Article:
SINGAPORE investors could soon have a greater say on how much the executives of listed companies here get paid; but whether this is necessarily a good thing remains to be seen.
Global advisory firm Willis Towers Watson believes that Say-On-Pay is an inevitable development for the Singapore market - one driven not just by global trends but also by domestic needs.
Say-On-Pay is commonly defined as the ability of shareholders of a company to vote on how and how much executives of the company get compensated. In essence, it divests the power to decide executive remuneration away from the companies and into the hands of investors.
It ranges from binding votes, adopted by jurisdictions such as the United Kingdom, to non-binding, or advisory, votes, seen in the United States. Binding votes allow shareholders a legally binding vote on executive remuneration resolutions, including the company's remuneration framework and targets for the coming year. Advisory votes have shareholders voting on remuneration-related resolutions, merely to express their level of satisfaction with such practices; their votes do not compel the company to act.
Singapore has neither of these systems, nor any form of Say-On-Pay. It adopts a "comply or explain" approach to executive compensation.
The Corporate Governance Code here says that listed companies should disclose, in their annual report, the exact remuneration of each individual director and the CEO, and the remuneration of the top five key management personnel who are not also directors or the CEO in bands of $250,000. It also says companies should disclose information on the link between remuneration paid and performance.
Companies are expected to comply with these guidelines, and - as per Singapore Exchange (SGX) listing rules - to explain any deviation in compliance.
Kevin Ong, director of Executive Compensation Southeast Asia at Willis Towers Watson, believes Singapore's comply-or-explain approach leaves much to be desired. He cites the Singapore Institute of Directors (SID) and SGX Board of Directors Survey 2015, which showed that 55 per cent of companies are still not disclosing remuneration details as recommended by the Code.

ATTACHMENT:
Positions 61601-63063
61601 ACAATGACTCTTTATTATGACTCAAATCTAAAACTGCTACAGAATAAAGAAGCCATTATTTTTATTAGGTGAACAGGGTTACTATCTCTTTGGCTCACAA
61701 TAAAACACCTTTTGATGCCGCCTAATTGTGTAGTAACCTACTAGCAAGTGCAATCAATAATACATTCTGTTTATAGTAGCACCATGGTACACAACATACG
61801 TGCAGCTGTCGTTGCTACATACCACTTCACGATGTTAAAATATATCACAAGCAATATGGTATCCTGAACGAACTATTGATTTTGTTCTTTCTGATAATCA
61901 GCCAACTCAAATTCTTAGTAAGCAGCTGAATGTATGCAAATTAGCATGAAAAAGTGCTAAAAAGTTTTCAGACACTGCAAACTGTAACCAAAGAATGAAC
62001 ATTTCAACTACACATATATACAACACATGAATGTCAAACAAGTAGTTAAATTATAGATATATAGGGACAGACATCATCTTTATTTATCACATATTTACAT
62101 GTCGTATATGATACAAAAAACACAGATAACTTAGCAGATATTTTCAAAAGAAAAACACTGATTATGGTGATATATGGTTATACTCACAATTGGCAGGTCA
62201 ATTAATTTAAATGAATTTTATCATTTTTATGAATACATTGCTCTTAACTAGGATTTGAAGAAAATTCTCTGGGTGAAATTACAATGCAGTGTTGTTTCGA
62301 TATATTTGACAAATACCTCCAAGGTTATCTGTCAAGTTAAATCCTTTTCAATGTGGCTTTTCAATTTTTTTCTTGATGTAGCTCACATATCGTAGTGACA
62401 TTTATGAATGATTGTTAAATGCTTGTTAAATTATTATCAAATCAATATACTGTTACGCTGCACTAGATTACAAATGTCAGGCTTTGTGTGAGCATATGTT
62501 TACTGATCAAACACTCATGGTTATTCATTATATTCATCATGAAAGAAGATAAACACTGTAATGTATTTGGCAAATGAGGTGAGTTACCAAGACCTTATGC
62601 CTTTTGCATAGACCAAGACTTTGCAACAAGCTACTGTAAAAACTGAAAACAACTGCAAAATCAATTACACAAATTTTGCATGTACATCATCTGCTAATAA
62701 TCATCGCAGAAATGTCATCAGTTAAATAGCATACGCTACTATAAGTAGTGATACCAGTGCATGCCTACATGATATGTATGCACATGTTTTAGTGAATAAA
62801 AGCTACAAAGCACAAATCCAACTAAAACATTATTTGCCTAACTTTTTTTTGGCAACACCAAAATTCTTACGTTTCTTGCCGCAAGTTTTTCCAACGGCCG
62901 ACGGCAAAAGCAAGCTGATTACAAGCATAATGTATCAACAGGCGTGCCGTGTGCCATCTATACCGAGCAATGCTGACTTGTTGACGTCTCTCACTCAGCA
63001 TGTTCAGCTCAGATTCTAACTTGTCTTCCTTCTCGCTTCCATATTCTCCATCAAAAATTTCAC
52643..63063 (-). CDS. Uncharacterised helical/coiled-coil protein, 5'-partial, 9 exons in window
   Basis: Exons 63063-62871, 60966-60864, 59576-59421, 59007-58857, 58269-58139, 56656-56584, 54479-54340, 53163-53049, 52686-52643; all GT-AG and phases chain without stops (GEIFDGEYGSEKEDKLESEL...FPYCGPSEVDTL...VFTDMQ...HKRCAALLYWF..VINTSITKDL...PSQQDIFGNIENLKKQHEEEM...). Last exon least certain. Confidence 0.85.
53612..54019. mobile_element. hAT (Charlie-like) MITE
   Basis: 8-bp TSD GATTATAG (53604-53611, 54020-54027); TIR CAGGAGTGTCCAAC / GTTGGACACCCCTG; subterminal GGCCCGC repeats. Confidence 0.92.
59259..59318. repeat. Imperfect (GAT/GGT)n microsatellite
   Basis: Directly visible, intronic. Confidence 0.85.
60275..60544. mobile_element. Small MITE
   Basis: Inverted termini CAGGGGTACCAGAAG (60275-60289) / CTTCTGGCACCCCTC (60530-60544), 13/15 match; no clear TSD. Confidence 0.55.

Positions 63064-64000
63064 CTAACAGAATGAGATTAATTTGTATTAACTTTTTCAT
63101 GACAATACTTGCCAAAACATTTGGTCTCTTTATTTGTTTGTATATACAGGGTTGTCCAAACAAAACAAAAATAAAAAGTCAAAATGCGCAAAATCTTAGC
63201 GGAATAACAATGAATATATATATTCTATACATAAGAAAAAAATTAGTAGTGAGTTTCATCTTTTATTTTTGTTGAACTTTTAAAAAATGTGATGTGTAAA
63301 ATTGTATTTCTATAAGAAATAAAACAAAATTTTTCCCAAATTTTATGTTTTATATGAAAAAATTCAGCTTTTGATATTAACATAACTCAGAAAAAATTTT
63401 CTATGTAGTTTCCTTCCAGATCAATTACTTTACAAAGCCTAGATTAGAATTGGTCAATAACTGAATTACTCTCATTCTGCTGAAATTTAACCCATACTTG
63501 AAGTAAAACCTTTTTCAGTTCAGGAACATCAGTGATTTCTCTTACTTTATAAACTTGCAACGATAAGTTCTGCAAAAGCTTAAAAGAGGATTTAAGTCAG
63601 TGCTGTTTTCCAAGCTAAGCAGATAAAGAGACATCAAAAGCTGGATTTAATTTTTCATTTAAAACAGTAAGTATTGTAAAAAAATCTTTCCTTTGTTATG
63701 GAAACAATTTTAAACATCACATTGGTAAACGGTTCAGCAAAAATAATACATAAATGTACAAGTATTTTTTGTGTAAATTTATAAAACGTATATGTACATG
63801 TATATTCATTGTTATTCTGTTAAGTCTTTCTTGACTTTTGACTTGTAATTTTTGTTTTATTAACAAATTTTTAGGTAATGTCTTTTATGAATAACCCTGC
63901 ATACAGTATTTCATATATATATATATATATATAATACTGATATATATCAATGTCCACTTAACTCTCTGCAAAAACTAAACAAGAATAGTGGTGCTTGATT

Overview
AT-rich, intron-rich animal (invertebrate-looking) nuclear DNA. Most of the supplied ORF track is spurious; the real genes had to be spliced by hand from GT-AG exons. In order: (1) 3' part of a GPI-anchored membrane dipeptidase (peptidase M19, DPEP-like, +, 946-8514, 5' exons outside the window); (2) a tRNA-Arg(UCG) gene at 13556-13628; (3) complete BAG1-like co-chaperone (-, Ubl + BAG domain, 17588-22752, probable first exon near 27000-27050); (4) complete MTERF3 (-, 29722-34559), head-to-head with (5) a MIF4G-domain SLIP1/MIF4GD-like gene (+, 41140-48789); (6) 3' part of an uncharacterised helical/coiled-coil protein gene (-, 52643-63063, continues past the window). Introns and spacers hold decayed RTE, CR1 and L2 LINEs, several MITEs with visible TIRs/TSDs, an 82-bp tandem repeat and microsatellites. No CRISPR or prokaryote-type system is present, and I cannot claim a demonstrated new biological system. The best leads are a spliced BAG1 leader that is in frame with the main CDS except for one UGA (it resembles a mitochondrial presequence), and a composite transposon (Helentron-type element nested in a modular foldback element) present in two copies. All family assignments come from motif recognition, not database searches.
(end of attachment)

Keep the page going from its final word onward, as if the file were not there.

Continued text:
"In my discussion with SID members, our view is that the Code does not have teeth. Singapore companies, when talking about pay in their annual report, don't (usually) disclose pay versus performance. They typically have some boilerplate answer. (And) they hide behind reasons of confidentiality," he says.
"With more stringent requirements on pay disclosure, the bigger companies will have to disclose how they pay versus performance.
"We're not saying Say-On-Pay is a must, but Say-On-Pay is one of the things we must seriously consider."
What also needs to be considered is that Say-On-Pay has had both positive and negative consequences.
Mark Reid, Willis Towers Watson's global head of Executive Compensation, says: "It gives disclosure more bite. If shareholders are unhappy with the pay practices that are being disclosed or the detail of disclosure itself - the way it's disclosed - then it gives them more power to express their dissatisfaction."